Social Web: Show Me The People

Social media is called social for a reason. It needs people to make it meaningful and relevant.

If the vital element of having people around is missing in social media, it’s pretty much going to be a boring monologue at best.

One of the posts from David Risley on his blog from the last week talked about this critical element of social media.

In this post, Remember Blogging Is A People Business, David broke down the social aspect of blogging into two simple steps:

  1. Blogging is a form of communication between real people.
  2. Those are real, living, breathing, thinking people. They’re out there interacting. They have needs and wants. Your job is to interact back and serve those needs and wants.
  3. If you’re not comfortable dealing with people, you’re going to have a harder time blogging at any higher level than a personal hobby blog. This is a people business.

While David was talking from a blogging point of view, the same applies to success at large in the remainder of the social web. The same set of rules can be extrapolated to social media – as a super set of blogging.

There’s an especially insightful piece of wisdom lurking in this post by David:

In the world of blogging, this would translate into guest posting (tapping into the existing conversations) and a lot of networking with other people, including other players in your niche. It doesn’t really matter how you do it, just do it. Twitter, Facebook, instant messenger, comments, forums – hell, use snail mail if you want. But, connecting with ACTUAL PEOPLE is your ticket to getting a blog going.

Replace blogging with social media – and you have the recipe for success served to you on a platter. It can’t get any simpler than this – and it isn’t too complicated. Is it?

Chris Garrett and Lewis Howes have a project, Shy Networking, that I am a member of. No – that isn’t an affiliate link. While the project is awesome, I’m pulling the reference in here for a specific reason – to quote Chris.

Being a shy, introverted type, I thought I had to make it on my own. Making contacts seemed impossible for me; it felt too exposed, too far outside my confort zone. I didn’t want to be seen as one of those pushy “in your face” guys, and all the networking advice was aimed at extroverts and social butterflys.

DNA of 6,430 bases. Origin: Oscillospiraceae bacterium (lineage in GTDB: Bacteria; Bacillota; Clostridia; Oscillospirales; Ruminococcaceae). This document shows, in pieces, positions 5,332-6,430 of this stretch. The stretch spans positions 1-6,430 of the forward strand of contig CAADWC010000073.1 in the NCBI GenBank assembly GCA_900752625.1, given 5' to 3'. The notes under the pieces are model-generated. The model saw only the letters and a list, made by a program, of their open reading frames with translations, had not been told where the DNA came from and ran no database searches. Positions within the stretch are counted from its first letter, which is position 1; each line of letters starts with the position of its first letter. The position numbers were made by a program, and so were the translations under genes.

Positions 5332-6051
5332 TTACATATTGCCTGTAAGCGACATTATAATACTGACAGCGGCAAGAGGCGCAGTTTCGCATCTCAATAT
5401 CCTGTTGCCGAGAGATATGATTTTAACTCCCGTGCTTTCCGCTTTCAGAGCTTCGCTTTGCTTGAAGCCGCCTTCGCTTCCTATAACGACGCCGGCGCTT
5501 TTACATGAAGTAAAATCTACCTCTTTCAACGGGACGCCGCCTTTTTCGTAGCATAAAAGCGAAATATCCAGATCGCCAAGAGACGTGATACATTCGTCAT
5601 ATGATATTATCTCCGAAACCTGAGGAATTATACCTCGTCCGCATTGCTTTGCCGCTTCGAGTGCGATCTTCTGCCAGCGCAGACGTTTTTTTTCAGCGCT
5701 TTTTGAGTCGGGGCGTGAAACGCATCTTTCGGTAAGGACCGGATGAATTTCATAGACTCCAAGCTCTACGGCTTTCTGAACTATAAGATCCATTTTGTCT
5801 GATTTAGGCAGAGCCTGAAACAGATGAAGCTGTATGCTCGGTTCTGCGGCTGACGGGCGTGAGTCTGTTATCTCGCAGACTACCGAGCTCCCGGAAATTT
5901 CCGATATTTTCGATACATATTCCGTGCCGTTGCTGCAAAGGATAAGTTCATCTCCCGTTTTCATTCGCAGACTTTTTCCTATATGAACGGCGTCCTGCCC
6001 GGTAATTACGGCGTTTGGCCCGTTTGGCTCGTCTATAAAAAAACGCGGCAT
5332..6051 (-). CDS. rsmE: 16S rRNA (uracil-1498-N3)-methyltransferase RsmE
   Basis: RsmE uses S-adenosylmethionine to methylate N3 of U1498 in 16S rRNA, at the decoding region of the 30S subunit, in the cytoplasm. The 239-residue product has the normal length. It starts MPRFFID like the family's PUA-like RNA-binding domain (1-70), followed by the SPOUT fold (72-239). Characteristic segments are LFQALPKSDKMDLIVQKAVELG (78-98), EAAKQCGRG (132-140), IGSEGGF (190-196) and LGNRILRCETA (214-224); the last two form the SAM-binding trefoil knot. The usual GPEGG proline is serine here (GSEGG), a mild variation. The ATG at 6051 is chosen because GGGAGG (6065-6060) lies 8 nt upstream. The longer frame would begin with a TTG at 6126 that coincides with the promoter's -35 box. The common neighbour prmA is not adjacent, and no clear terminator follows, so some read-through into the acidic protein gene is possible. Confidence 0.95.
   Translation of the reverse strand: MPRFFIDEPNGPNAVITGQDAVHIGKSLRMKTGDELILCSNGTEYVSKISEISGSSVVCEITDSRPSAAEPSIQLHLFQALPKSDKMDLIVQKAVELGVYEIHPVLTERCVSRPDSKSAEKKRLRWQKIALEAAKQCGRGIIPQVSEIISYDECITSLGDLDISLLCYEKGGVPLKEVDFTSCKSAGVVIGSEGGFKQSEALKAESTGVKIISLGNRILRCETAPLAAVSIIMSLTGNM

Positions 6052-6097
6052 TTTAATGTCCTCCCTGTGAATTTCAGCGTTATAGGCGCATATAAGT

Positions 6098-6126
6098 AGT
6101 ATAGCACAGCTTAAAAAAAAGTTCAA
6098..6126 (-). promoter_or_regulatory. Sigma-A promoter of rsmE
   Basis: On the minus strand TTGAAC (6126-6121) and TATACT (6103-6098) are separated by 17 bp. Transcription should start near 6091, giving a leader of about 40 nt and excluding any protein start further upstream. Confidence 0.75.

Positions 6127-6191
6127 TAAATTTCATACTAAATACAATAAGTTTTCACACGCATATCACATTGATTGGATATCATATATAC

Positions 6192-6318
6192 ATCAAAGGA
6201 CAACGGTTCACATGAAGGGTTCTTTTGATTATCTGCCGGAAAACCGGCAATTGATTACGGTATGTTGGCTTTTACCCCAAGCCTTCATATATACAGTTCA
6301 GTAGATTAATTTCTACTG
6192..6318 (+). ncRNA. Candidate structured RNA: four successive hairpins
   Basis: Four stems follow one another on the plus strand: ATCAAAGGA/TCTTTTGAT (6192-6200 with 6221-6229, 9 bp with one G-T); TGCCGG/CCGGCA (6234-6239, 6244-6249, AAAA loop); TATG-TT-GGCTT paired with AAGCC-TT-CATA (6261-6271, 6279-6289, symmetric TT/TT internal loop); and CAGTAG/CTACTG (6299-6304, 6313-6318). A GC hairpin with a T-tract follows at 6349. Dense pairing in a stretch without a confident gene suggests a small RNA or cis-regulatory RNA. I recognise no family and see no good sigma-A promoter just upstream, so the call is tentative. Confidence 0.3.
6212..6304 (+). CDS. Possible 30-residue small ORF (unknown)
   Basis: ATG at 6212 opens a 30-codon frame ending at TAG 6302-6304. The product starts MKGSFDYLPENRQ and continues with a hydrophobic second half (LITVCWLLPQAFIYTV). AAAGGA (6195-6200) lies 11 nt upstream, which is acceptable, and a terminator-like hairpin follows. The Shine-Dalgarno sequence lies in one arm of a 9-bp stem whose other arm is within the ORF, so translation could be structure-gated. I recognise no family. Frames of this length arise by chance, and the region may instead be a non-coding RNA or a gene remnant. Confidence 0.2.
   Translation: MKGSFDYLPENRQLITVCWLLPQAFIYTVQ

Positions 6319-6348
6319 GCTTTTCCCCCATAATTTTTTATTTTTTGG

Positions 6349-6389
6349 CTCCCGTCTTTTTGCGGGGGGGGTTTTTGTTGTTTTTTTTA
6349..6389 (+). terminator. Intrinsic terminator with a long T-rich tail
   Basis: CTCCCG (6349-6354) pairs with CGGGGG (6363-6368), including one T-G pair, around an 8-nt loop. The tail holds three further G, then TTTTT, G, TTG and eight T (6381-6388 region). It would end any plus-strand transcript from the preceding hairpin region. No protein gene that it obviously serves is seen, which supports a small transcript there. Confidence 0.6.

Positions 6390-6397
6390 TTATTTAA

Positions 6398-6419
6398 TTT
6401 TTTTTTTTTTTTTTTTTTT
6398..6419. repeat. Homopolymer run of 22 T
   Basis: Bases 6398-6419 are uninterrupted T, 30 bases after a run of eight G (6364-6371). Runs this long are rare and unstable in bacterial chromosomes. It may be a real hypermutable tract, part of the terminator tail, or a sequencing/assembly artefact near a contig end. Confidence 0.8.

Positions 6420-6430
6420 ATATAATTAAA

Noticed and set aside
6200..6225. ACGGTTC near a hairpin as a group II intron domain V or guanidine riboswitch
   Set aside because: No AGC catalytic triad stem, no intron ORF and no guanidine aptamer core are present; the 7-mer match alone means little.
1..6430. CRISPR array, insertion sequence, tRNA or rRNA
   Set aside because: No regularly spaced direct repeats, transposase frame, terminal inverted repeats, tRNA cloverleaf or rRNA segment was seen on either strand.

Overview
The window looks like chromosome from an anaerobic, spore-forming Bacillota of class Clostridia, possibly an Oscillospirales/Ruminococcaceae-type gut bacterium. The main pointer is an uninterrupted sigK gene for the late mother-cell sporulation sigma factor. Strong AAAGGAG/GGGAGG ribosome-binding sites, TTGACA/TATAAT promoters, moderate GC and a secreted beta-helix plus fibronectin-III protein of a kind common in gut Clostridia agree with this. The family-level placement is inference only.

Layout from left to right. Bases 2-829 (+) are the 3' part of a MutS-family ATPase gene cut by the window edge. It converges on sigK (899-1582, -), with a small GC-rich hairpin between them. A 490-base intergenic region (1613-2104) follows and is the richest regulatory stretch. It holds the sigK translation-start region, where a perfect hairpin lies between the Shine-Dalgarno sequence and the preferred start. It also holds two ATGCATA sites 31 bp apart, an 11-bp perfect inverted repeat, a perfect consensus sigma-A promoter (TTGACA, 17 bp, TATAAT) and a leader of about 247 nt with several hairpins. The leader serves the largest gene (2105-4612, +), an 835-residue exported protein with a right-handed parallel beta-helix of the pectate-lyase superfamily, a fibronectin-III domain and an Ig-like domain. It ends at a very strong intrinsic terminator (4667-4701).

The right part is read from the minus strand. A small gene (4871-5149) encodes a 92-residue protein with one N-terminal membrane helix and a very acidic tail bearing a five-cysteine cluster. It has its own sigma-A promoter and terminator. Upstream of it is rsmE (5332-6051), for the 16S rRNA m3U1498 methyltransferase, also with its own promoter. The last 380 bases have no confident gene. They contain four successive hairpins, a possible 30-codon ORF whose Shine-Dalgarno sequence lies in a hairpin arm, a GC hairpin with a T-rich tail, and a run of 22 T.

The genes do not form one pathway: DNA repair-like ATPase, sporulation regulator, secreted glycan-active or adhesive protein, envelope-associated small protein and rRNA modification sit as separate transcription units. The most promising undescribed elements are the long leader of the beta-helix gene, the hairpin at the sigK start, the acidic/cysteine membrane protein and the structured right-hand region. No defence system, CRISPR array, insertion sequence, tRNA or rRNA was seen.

It took me quite a while to figure out how to find successful people and make friends with them. Once I began to connect with key contacts, everything changed.

The bottomline is – there are specific steps that anyone can employ to make meaningful and relevant connections in social media. And I’m definitely not excluding the fact that these need to be authentic and genuine – without even the slightest hint of gimmickry.

These specific steps point back in the simple recipe from David Risley that I pointed out above.

Darren Rowse summed it up very well in his video post from last week, How To Be The Life Of The Social Media Party:

Being good on social media really has a lot to do with being good in relationships and conversation.

In Darren’s words, there are four simple steps to increase your effectiveness in social media – and be the kind of person people want to interact with online (and offline):

– Being interesting and interested
– Being engaging
– Having something unique to say
– Taking initiative and not just being passive

Prima-facie, engaging with your network in social web seems like common-sense.

Perhaps that’s the reason vast majority of the people online miss it. They just overlook the obvious!

What do you think? What are some of the formulae that have worked for you in social media? I’d love to know.

(Image Credit: Matthew Stewart

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